Subscribe to our Compelling Mail Newsletter:

What is Jacob's well? Why was it important?

Subscribe to our Compelling Mail Newsletter:

Jacob's well was the setting in John 4 for Jesus' meeting with the Samaritan woman. The woman had come to the well to draw water and, in the process, discovered Jesus was the Messiah. She believed in Him, and then returned to her town to tell others who came to see for themselves. John 4:41-42 concludes, "And many more believed because of his word. They said to the woman, 'It is no longer because of what you said that we believe, for we have heard for ourselves, and we know that this is indeed the Savior of the world.'"

For Christians, Jacob's well represents a place where a sinful person can come and encounter Jesus as Savior. As early as AD 380, the well has been a site of churches—a new one built after the previous was destroyed. The well now lies in the crypt of the Greek Orthodox Monastery of Saint Jacob's Well in Nablus in the West Bank. The well is significant for Christians, Jews, and Muslims; in 1979, the abbot of the monastery was murdered and the church defiled by Zionist Jews who wished to claim the area as a Jewish holy site.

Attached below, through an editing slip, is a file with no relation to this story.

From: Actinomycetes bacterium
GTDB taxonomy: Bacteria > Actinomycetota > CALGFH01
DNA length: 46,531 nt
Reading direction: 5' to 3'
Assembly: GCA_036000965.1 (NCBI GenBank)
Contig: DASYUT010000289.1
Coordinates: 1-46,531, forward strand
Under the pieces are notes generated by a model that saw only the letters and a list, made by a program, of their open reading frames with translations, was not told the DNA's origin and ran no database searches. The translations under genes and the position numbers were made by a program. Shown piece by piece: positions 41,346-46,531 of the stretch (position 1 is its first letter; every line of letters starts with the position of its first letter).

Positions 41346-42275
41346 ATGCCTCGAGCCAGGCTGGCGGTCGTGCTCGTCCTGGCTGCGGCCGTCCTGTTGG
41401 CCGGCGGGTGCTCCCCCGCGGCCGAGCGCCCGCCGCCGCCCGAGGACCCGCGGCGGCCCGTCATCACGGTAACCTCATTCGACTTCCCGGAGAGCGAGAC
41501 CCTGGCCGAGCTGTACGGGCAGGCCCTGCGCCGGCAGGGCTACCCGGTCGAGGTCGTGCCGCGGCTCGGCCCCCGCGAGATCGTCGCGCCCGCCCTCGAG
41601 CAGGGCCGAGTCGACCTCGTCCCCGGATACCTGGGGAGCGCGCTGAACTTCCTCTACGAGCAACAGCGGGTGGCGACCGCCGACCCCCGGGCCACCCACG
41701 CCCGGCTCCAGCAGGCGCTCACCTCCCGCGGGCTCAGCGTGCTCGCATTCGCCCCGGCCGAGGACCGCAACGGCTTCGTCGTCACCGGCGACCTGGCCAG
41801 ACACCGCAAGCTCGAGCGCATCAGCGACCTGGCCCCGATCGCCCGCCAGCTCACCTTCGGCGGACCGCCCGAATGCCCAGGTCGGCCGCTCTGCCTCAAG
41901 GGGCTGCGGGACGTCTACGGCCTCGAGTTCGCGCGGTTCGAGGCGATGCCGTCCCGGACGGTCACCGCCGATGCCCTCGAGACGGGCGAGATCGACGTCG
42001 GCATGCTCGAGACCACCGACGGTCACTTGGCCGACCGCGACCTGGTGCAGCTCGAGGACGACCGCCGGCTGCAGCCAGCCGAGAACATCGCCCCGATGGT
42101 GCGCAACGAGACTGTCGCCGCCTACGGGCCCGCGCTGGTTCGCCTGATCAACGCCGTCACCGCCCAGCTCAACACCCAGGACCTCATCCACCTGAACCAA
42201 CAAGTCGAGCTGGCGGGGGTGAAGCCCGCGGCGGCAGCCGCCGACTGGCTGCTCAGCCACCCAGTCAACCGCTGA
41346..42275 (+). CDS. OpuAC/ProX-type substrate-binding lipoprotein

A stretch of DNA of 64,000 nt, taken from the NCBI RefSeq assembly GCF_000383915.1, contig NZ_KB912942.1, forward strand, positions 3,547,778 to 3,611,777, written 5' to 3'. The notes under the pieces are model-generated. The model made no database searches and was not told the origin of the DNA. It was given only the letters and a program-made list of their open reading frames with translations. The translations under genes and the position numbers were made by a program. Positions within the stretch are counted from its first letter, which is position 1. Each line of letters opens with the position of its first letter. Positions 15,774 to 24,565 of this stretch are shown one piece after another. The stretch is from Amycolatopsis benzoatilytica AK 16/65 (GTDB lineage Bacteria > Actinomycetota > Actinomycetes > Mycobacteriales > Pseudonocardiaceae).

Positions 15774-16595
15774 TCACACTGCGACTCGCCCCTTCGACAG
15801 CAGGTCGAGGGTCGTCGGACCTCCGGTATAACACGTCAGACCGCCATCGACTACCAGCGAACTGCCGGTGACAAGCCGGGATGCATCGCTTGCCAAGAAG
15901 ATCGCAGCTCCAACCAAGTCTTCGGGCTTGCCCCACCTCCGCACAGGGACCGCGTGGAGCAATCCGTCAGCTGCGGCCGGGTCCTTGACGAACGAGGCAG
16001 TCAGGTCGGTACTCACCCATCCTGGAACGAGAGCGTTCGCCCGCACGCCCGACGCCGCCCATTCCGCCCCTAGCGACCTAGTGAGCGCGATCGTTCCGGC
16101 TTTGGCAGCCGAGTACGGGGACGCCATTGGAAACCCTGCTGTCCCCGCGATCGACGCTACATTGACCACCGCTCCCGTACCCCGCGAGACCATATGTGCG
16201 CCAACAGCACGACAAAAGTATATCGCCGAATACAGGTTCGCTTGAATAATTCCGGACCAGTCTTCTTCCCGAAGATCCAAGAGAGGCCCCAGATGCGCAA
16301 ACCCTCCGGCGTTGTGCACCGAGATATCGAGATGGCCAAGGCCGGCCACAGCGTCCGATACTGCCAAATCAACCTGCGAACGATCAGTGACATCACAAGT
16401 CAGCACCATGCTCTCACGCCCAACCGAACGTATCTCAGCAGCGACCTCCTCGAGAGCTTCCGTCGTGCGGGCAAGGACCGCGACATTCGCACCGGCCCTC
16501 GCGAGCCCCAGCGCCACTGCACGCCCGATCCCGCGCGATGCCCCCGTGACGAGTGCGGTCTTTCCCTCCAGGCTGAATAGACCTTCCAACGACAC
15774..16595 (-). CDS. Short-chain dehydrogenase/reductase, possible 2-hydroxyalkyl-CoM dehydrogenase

For Jews and Muslims, the importance of Jacob's well is due to its ancient connection to the patriarch Jacob, the son of Isaac and the grandson of Abraham. After an altercation with his brother Esau, Jacob spent twenty years with his relative Laban. When he returned, "Jacob came safely to the city of Shechem, which is in the land of Canaan, on his way from Paddan-aram, and he camped before the city. And from the sons of Hamor, Shechem's father, he bought for a hundred pieces of money the piece of land on which he had pitched his tent. There he erected an altar and called it El-Elohe-Israel" (Genesis 33:18-20). Although Genesis does not mention a well, tradition and the account in John's Gospel lend credibility to the claim that this well was either dug or purchased by Jacob.

In the New Testament, Jacob's well touches both physical and spiritual needs. The well provided fresh water for people to drink, which Jesus used as a metaphor for the spiritual living water He offered for those who accept Him: "whoever drinks of the water that I will give him will never be thirsty again. The water that I will give him will become in him a spring of water welling up to eternal life" (John 4:14). It is rare for us to know the exact location of the events that are listed in the Gospels, but it is significant that this one is the place where Jesus offered salvation to those of mixed Jewish and Gentile descent.

Related Truth:

What do we know about the Samaritans?

Why is there so much animosity between Jews and Arabs / Muslims?

How can I worship the Lord in spirit and truth (John 4:23-24)? What is true worship?

What is the biblical importance of Mount Moriah?

What is the basic timeline of the Old Testament?

Return to:
Truth about Everything Else

Compelling Truth HOME